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Eco-Friendly Insulation Options: Sustainable Choices for Your Home

Prehistoric humans began learning about the science of insulation when they began losing their body hair. The oldest building insulation materials date back at least 9,000 years when mud bricks protected Middle Eastern desert dwellers from the hot days and cold nights. Today we have many more choices including eco-friendly insulation protecting the environment.

How Does Insulation Work?

Insulation blocks the flow of heat, sound, electricity, or shock from one area to another. Understanding what contains and redirects thermal energy will enable you to control the temperature in your home.

What Should Good Insulation Do?

Choosing the best insulation material involves planning. The ideal selection not only maintains your home's interior comfort, but resists moisture, fire, mold, pest infestation, and temperature extremes. It won't discharge particles, gases, or irritants. Other considerations include local availability, cost, and ease of installation. The best materials are sustainable and readily replenished, recycled, or reused. Finally, the production process should be inexpensive, safe, and labor-effective.

Insulation Forms

The products are manufactured in a variety of forms, blends, layers, and densities depending on where they'll be used:

  • Fiber felting
  • Loose-fill (blown-in) granules
  • Spray foams
  • Rigid boards
  • Reflective foils and coatings
  • Facings such as kraft paper, plastic film, and aluminum foil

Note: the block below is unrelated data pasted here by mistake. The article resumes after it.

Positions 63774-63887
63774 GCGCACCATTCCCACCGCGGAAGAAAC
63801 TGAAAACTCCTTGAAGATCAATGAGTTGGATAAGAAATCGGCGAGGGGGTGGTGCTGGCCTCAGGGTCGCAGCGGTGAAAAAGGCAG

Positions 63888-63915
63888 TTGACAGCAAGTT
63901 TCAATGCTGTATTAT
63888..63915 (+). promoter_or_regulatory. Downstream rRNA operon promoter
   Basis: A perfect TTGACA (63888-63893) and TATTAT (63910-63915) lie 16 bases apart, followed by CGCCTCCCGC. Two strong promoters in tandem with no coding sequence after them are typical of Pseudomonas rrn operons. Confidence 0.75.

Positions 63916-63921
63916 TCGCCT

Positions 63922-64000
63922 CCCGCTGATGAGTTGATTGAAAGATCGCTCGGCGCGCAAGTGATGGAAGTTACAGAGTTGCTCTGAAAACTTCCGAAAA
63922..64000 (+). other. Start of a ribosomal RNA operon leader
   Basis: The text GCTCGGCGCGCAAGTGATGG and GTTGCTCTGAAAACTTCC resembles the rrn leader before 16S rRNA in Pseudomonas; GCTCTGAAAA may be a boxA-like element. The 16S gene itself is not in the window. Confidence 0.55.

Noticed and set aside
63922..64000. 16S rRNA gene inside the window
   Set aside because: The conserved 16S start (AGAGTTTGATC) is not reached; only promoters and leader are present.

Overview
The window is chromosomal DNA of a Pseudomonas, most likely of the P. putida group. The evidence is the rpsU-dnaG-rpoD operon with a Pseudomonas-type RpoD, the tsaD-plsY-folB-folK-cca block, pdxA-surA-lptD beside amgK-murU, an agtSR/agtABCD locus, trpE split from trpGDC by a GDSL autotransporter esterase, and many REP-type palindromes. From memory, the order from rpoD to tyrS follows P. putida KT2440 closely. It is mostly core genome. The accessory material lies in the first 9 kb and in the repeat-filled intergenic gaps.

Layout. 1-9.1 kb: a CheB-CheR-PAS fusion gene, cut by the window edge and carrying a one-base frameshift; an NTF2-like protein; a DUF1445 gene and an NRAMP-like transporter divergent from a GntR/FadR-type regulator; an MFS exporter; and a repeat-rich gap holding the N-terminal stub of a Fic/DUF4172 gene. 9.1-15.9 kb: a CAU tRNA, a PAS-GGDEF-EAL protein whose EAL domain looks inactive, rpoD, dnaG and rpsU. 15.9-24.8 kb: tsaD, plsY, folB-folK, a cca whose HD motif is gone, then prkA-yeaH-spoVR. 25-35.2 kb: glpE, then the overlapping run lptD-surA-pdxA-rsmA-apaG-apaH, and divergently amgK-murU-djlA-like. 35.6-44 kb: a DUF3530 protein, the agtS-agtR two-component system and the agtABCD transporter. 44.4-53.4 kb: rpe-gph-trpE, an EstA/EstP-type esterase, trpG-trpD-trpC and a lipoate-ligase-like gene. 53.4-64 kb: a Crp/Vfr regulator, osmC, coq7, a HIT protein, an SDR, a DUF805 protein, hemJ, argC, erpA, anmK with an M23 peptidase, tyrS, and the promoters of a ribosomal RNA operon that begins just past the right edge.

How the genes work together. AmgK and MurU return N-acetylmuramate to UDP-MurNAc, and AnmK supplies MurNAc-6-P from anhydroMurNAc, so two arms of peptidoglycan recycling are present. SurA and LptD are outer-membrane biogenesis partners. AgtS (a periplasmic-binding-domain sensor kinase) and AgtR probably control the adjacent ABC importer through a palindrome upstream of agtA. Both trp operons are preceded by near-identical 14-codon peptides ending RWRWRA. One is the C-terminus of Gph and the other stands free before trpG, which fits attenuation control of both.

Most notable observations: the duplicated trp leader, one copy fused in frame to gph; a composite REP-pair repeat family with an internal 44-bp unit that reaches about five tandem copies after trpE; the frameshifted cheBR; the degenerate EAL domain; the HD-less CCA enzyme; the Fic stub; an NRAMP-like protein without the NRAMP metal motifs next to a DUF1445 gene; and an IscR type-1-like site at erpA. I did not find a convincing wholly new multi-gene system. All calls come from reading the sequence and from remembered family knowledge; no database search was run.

The Most Sustainable Insulation Options

Many different insulators are commonly used, but eco-friendly insulation options are increasingly popular:

  • Cellulose: Made from recycled wood, paper, and even corncobs
  • Cork: Made from a type of oak bark
  • Cotton: Made from recycled fabric; recycled denim is a "thing" now; little energy is used in production; naturally repels insects
  • Fiberglass: Mostly made from recycled glass, a natural material; environmentally stable
  • Hemp: Watch this up-and-comer!
  • Icynene: Pronounced "ICE-sin-een;" made from castor oil into a spray foam expanding 100 times its original volume; very strong
  • Mineral wool: Fibers processed from molten naturally occurring minerals; fire-resistant; deters pests
  • Perlite: Heated volcanic glass that expands like popcorn; lightweight; easy to install
  • Sheep's wool: Fire-retardant; prevents condensation
  • Straw: Reprocessed into boards and panels
  • Vermiculite: Similar to perlite

Glossary of Common Insulation Terms

Batt: A pad of natural or synthetic fibers

K-value: The ability of a material to transmit heat

R-value: Resistance of a material to heat conduction; higher R-values indicate greater insulating capacity

U-value: The amount of heat transmission through the layers of a building part such as a wall or window; lower U-values indicate less heat transfer and better insulation

DIY or Hire a Pro?

Doing it yourself is cost-effective when you know what you're doing, and it makes you feel proud. However, if the job is difficult, dangerous, time-consuming, involves local building permits, depends on reliable helpers, or requires special tools, then consider contracting a professional insulation service. Trained experts working in the business often provide free consultations, offer recommendations tailored to your unique situation, and guarantee their work.

Your Insulation Solution Recap

Eco-friendly insulation choices are a worthwhile investment that will keep your home comfy and safe for years - good for you and good for the planet!

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